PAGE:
Footprint's Green Market offers ideas for holiday gifts that keep the environment in mind.

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Holiday gift-giving can present quandaries for those with an environmental conscience, but you don’t have to indulge in wanton consumerism to find something friends and family members really need or enjoy.

If you’re buying new, avoid the cheap, trinket stuff that’s on a fast track to the landfill. Go instead for quality and durability as well as items that are responsibly made. Buying second hand is fashionable these days, too — call it vintage! — as is buying “experiences” (see sidebar).

Think of it as a gift to the planet.

Scrappy scarves: Dikka Ballantine of Sew Up Seattle has been having “a sewing recycling adventure” since 1997, repurposing gleaned and donated fabric (“no scrap too small”) into cozy Warm Wigglies scarves and hats and roomy totebags ($15), and retro-looking swirly skirts ($35). At Goods for the Planet, where Ballantine also throws free sewing-lesson parties the last Saturday of most months. 206-784-7117 or

Clean up your act: Ballard Organics claims bragging rights as the first soap manufacturer to be certified organic by Washington state’s Department of Agriculture. The soaps are handcrafted in the Rainier Valley with no animal products, synthetic fragrances, artificial preservatives or dyes. Prices start at $4.25 for a bar (lemon grass is a top seller), at its University District store, 4759 Brooklyn Ave. N.E. (where soap-making classes are being held, too, geared during the holiday season to gift-making), online and at other places listed at:

More cleanliness-is-godliness: Across town in Fremont, vegans Jesse Gawne and Nicky Mack handcraft their Estrella soaps in small batches, also with no animal ingredients or artificial fragrances and with yummy-sounding names like lemon-poppy seed scrub and espressoap (with oils of olive, coconut and palm, fresh brewed coffee and ground coffee beans). $5 for a 5.5-ounce bar. Online or stores listed at

‘Nother jolt of java: Woodinville-based Espresso Yourself’s “Seattle Coffee Shirt” is a 100 percent organic cotton T-shirt grown and sewn in the U.S., dyed with espresso grounds from Northwest coffee houses (“no artificial dyes or harmful chemicals”), and packaged in a coffee bag like a pound of beans from your fave caffeine purveyor. At $19.95 each, with 10 percent of profits promised to educational and charitable organizations in the Seattle area. For stores or to order online:

Holy dog bed: Give Fido and Fifi the very eco-humanitarian-best: a resting spot that’s cushy-comfy, made of recycled mattresses diverted from landfills, stuffed with cleaned post-manufacturing waste cotton, and made by workers who are homeless, disabled or have prison records. St. Vincent de Paul’s Dogma Dog Beds (“the name seemed like a pun; like, holy dog beds, or cat beds,” says a spokesman) is a Eugene, Ore.-based job-training project whose profits support the Catholic charity’s service programs. From $20 to $35, plus $10 to $15 for washable covers, at Goods for the Planet, 525 Dexter Ave. N. More info:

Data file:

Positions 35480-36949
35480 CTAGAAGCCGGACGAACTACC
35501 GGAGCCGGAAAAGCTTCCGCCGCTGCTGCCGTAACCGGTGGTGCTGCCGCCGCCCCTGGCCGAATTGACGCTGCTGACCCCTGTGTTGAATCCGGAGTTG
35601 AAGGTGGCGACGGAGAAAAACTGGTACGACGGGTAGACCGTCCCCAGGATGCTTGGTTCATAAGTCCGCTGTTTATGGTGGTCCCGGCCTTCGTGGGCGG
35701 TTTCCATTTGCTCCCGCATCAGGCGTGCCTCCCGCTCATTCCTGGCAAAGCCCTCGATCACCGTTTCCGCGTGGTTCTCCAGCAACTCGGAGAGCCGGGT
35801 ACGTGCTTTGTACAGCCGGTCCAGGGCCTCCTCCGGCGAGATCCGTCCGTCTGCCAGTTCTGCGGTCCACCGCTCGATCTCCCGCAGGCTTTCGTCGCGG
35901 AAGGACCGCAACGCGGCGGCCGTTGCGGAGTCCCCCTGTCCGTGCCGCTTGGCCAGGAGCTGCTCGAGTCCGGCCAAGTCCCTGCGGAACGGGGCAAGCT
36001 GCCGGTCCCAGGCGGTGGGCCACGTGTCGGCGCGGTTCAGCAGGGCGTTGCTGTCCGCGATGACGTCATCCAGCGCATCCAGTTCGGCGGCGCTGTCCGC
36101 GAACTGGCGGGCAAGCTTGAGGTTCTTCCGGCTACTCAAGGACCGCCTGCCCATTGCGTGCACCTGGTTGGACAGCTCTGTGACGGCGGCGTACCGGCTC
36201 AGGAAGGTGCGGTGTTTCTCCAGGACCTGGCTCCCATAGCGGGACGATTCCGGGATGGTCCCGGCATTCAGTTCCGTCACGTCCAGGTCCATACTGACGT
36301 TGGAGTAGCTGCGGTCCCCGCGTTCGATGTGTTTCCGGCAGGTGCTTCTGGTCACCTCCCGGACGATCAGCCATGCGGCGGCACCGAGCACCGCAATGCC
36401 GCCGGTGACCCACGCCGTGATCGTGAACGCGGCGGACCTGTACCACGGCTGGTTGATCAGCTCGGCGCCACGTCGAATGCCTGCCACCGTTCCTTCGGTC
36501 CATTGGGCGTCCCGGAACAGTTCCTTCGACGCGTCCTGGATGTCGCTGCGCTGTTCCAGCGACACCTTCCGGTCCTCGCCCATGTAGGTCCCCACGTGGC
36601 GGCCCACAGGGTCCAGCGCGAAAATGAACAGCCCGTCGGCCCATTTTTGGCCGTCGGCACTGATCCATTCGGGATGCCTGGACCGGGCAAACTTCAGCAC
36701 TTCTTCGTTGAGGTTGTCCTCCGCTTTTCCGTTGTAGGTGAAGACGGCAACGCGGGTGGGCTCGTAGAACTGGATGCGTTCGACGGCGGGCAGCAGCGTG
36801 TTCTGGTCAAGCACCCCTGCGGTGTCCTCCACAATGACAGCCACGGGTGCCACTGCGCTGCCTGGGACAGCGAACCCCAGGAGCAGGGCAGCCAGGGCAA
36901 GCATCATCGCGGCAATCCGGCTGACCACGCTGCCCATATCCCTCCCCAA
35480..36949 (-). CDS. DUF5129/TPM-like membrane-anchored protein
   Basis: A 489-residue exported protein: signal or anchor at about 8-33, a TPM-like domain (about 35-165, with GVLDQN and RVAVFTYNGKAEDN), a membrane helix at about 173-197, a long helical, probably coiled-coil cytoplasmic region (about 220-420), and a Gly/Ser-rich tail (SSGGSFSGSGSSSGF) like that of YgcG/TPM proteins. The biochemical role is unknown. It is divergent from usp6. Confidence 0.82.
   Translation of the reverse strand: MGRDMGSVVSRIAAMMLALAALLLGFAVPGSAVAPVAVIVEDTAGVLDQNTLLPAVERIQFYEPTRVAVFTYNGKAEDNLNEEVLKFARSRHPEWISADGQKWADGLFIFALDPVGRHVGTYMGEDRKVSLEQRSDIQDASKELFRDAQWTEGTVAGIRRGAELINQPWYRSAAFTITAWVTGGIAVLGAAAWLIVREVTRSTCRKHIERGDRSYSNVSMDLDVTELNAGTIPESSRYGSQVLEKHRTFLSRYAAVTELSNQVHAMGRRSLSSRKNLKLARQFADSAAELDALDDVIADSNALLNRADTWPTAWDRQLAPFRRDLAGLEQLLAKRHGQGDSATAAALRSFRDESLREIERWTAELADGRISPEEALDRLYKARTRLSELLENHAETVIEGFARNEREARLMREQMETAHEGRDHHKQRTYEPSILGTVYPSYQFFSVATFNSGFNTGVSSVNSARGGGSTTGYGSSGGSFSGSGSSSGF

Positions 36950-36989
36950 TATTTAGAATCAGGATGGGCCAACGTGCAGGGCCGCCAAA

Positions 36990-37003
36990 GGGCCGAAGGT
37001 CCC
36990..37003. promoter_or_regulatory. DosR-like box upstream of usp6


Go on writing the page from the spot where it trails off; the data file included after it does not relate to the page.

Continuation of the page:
It’s a wrap: The truly eco-correct will have stockpiled weeks of The Sunday Seattle Times’ funnies to use for holiday-gift wrapping. But for those who must supplement, Seattle-based Global Solutions offers a line of gift bags and wrap made in Portland and Vancouver, B.C. Owner Cathy Simon says her bags and paper — in patterns like chocolate floral and snowflakes — use soy-based inks and are made of at least 50 percent recycled paper and a minimum 15 percent post-consumer waste (gift bags have the added eco-advantage of usually being reused by the gift’s recipient, the recipient’s recipient, etc.). From $1.30 to $2 per bag; paper is $4.50 for a 5-foot roll. At Goods for the Planet (

Green greetings: Sure, you can send e-cards, but to some that doesn’t say “the season” like a beautiful, handmade card. Graphic artist Katie Dean’s nature-themed “Little Green” cards, $3.50 each, are locally made (in her Tacoma home) on recycled paper (30 to 70 percent post-consumer content, and the rest is certified by the Forest Stewardship Council). Plus, she donates 1 percent of sales to environmental causes. Find stores at

Recycled bling: Old costume jewelry from flea markets and garage sales gets a new life when Suzanne Hays and Michael Baehr in Fremont refashion the bits and pieces into vintage-look brooches. $15-$45, at Pioneer Square’s Trend Station gallery and its Saturday market, and Goods for the Planet.

Festival of lights: Unlike candles made with paraffin, a petroleum byproduct, beeswax candles burn clean and soot-free. Seattle-based Big Dipper Waxworks offers a wide range of 100 percent beeswax candles, including stocking stuffers (a heart-shaped candle tin scented with cinnamon essential oil, $3). For those celebrating the Festival of Lights, Hanukkah candles are $20 for 45 tapers. At Whole Foods and PCC Natural Markets, among many outlets. See

Carey Quan Gelernter is a former Seattle Times reporter and editor.